Friday, January 6, 2012

EIA 2010 Natural Gas Annual

Last week, the EIA released its 2010 EIA Natural Gas Annual report.  It's a compendium of facts and figures related to the natural gas industry presented in a blizzard of numbers.  While I like numbers, I'm really more of a visual person, so a picture really is worth a thousand words (or numbers) for me.  In reviewing the report, there are two figures that tell the current story of natural gas to me.

The first is a visual representation of the flow of gas quantities, from production and imports to processing, storage and end users.  It's a great overview of the industry.  Focusing on end users, it shows that electrical production and industrial customers make up 58% of all gas consumed in the U.S. Both are very especially sensitive to the economy and will remain key demand drivers for gas, especially as coal-fired power plants are eliminated.  But the illustration also shows huge growth opportunities in exports and vehicle fuel.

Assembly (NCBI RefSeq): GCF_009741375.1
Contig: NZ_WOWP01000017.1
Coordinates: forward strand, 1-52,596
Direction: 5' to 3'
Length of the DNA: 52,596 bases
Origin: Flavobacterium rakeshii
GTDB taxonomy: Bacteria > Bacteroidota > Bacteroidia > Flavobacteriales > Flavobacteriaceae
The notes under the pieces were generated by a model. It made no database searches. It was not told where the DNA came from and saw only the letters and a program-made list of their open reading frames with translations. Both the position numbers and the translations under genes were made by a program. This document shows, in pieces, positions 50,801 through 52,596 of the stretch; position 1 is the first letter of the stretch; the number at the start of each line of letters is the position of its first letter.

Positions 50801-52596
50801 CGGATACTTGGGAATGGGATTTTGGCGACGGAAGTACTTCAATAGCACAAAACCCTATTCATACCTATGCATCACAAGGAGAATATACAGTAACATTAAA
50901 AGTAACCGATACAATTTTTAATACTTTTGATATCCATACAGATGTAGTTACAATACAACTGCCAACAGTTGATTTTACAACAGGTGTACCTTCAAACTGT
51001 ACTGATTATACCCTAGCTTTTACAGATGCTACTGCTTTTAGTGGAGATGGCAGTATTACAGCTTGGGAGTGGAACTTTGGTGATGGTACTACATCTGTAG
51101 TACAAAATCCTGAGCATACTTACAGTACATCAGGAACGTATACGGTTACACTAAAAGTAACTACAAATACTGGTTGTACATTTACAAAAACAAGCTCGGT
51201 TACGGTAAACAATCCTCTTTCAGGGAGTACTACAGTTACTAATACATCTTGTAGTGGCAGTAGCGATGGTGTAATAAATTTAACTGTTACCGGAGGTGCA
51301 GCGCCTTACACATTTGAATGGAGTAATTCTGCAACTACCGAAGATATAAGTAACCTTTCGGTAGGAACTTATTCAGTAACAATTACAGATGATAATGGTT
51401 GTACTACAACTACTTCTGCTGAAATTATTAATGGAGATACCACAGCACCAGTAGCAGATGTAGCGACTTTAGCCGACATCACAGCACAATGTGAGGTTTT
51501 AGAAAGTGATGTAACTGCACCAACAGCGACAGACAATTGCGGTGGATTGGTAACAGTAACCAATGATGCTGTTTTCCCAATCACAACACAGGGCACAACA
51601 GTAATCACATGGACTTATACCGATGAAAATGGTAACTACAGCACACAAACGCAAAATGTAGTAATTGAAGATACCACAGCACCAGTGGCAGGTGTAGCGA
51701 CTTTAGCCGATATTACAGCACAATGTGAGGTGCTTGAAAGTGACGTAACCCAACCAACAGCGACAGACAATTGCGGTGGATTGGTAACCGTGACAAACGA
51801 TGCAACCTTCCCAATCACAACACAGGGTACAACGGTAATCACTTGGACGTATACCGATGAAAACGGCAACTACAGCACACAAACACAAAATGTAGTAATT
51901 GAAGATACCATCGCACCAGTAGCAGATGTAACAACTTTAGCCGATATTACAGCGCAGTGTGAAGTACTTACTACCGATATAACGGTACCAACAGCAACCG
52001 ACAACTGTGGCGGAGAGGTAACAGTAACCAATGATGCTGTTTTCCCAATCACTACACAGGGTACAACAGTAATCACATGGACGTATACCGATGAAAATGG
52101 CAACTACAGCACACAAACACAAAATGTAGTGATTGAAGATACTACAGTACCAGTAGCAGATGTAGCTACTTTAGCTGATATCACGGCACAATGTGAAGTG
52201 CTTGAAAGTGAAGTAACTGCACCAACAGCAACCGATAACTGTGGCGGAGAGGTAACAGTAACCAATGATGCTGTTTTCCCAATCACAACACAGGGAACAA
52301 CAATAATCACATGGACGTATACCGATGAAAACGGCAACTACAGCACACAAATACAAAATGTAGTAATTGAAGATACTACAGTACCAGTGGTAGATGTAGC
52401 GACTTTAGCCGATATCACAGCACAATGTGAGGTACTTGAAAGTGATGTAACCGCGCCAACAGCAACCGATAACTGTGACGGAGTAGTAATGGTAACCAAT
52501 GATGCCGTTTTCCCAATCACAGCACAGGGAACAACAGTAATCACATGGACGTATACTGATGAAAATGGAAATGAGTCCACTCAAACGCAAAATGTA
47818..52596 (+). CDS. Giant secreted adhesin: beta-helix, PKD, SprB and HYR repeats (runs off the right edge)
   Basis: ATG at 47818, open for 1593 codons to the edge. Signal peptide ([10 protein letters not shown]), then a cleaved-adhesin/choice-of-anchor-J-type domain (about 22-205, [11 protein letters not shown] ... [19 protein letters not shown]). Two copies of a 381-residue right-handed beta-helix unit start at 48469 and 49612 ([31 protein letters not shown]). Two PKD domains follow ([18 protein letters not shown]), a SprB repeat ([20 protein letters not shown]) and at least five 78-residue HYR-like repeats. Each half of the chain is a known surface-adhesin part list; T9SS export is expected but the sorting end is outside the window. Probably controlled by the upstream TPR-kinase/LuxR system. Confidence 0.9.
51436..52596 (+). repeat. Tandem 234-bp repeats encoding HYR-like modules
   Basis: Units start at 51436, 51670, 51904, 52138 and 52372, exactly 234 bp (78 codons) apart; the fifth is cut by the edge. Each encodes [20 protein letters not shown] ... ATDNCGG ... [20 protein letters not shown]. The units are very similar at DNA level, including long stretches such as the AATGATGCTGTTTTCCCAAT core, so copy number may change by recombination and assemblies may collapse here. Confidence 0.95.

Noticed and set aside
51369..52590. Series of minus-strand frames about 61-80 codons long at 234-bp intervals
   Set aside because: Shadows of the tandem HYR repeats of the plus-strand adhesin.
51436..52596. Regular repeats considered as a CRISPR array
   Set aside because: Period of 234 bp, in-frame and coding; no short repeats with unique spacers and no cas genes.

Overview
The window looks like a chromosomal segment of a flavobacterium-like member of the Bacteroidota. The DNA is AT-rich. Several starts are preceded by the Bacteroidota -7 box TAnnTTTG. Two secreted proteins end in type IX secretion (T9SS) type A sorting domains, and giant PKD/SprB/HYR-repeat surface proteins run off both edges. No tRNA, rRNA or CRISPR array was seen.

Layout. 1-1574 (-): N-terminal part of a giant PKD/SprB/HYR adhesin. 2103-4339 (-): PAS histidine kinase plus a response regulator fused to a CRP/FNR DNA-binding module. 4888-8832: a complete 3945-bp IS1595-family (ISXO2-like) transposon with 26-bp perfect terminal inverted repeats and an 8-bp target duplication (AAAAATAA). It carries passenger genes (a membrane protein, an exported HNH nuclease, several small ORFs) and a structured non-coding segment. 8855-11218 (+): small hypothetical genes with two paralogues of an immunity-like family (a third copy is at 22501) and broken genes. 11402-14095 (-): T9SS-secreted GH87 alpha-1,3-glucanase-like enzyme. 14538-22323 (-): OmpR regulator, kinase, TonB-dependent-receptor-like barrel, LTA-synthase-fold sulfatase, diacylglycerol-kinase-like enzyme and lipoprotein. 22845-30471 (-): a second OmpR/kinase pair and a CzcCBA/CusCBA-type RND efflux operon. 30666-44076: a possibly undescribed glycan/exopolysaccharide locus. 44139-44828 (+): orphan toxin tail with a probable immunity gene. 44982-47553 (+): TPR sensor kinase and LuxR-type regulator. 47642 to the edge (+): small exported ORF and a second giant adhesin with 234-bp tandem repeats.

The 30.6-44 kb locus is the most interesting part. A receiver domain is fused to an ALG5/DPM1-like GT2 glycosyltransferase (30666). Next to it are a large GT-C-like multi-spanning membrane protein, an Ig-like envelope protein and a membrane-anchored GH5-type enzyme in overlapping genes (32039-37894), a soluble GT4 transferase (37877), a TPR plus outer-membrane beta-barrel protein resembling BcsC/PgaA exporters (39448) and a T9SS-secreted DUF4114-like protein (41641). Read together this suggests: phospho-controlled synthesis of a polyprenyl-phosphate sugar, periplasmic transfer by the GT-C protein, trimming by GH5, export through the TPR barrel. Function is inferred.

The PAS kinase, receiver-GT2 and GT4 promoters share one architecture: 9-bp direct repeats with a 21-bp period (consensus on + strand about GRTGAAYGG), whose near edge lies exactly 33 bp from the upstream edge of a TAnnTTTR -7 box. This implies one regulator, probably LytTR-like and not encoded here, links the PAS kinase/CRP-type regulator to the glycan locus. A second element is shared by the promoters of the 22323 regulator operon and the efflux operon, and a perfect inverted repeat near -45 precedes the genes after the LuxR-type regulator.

The second graphic answers the question, "if prices are so low, why are they still producing more gas?"  Well, in 2010, the number of wells decreased by 1%, but the total production increased by about 3.5%.  Fewer wells making more gas.  Expect that trend to continue.

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